- Public programs spend $2.15 for every dollar of tuition revenue on instruction, a tuition value ratio made possible by underlying appropriations that support the colleges’ operations under the guidance of public appointees.
- See note 16.
- For example, a recent study found that 51 percent of students who enter the State University of New York at Stony Brook from the bottom quintile of family income go on to reach the top quintile based on their earnings after attendance, and furthermore, “many campuses of the City University of New York (CUNY) . . . have very high mobility rates.” Raj Chetty et al., “Mobility Report Cards: The Role of Colleges in Intergenerational Mobility” at 3, July 2017, http://www.equality-of-opportunity.org/papers/coll_mrc_paper.pdf.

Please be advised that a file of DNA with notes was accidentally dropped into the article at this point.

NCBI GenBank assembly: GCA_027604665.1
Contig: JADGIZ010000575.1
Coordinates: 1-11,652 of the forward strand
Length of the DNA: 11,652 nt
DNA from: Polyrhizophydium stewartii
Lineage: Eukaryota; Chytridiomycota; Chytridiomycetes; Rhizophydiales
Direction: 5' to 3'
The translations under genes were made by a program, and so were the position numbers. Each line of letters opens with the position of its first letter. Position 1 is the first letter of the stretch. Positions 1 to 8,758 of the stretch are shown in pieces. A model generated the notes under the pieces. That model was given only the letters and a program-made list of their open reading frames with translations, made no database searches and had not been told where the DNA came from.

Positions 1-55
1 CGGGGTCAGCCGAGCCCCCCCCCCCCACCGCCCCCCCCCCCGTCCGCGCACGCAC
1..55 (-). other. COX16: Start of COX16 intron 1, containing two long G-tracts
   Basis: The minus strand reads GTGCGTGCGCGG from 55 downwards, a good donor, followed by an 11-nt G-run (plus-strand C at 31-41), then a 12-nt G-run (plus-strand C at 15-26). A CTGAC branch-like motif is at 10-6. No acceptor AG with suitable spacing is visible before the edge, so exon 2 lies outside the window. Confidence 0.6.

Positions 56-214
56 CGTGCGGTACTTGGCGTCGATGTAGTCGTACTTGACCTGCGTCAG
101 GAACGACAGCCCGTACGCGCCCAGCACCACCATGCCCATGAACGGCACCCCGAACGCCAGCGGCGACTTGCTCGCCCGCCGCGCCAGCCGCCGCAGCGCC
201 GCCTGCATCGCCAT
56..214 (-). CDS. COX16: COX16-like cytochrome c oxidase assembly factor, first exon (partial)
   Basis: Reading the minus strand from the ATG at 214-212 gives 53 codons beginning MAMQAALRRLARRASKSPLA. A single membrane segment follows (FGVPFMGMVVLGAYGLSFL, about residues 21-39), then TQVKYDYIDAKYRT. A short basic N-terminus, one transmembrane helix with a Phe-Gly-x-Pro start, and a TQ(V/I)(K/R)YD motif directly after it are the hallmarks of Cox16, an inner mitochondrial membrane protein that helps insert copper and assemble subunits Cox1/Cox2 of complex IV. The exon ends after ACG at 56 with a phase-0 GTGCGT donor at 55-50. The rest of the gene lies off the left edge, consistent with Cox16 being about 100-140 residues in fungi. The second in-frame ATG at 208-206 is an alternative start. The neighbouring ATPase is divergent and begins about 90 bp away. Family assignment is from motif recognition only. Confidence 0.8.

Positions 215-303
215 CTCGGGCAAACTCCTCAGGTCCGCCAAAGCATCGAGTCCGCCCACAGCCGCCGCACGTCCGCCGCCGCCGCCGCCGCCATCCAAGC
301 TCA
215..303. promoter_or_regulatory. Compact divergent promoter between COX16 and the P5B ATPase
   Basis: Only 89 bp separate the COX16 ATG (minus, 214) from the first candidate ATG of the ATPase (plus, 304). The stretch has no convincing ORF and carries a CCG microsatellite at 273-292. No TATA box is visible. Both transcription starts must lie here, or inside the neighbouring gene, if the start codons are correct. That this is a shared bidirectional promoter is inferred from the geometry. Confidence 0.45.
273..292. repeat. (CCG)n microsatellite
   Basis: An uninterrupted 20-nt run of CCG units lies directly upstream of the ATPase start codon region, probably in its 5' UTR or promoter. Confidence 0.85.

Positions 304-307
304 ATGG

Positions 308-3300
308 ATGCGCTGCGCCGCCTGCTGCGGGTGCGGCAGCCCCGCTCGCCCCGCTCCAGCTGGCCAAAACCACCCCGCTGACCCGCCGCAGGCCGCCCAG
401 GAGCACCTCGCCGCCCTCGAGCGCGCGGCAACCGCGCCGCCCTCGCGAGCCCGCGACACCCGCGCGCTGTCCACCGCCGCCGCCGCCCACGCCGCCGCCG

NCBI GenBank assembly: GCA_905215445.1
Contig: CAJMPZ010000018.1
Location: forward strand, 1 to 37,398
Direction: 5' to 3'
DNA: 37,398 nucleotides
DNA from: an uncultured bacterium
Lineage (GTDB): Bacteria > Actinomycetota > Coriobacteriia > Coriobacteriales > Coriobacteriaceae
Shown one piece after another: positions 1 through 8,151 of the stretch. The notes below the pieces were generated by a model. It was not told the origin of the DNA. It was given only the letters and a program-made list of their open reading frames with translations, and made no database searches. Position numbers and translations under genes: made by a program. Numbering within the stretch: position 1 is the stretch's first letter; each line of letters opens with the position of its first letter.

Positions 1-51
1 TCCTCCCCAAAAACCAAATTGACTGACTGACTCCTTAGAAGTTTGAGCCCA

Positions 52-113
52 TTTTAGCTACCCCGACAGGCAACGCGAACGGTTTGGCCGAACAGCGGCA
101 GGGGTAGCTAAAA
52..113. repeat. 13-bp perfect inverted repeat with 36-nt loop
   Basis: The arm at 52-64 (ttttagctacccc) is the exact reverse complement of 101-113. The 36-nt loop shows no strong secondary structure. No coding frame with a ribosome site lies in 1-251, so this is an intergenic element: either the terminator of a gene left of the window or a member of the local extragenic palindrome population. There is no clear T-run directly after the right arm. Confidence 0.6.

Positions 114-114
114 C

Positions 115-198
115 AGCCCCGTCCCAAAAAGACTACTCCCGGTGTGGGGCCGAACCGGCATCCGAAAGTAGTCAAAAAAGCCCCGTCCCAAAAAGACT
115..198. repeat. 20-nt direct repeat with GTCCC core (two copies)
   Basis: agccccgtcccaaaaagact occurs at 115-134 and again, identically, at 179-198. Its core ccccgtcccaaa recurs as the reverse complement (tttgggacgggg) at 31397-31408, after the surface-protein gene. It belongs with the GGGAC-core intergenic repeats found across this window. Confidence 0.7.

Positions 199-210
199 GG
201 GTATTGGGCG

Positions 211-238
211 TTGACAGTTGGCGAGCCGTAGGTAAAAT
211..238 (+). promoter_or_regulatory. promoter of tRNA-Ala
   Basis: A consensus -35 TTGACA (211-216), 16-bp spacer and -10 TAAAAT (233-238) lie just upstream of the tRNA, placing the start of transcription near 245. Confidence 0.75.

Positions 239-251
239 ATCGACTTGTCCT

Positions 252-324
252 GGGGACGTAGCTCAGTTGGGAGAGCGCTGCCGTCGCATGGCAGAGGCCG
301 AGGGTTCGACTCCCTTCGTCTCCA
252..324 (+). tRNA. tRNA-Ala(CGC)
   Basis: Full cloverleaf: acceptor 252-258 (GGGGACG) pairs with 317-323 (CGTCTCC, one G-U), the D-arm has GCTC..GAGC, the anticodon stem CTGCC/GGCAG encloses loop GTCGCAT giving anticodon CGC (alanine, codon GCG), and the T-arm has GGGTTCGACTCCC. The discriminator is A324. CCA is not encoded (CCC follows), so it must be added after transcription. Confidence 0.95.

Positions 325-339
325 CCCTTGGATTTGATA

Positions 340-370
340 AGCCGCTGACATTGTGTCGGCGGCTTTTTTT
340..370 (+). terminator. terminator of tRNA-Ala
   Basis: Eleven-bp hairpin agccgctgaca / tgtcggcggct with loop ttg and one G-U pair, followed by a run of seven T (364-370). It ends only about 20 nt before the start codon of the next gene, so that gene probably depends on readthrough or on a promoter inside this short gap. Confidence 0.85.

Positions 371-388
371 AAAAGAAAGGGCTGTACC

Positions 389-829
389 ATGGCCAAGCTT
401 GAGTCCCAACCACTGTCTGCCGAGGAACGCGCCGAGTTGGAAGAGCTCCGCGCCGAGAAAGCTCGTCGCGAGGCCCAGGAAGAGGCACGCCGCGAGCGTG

- See figures 4 and 5.
- According to the Education Trust, the funding gap between K–12 public investment in high-poverty and low-poverty schools in New York is among the most regressive among states.
- Calculations for race and ethnicity and first-generation college students are based on 2015 IPEDS data—as published in College Scorecard data—averaged at the OPEID level. Pacific College of Oriental Medicine—ranked among the worst schools for student outcomes— is the sole exception black and hispanic students as 32 percent of enrollments and first-generation college students as 38 percent of enrollments in 2015. For additional information on this calculation, see Table 5.
- U.S. ex rel Boyd v. Corinthian Coll., 14-cv-6620, Dk. 1, Complaint, filed August 27, 2014 (N.D. IL 2014).
- Morgan v. Richmond Sch. of Health and Tech.,12-cv-00373, Dk. 54, Pl. Mem. in Opposition to Def. Motion to Dismiss, filed July 13, 2012 (E.D. VA 2012).
- Meral Agish et al, “Counterfeit Ed,” NY City News Service, http://counterfeited.nycitynewsservice.com/.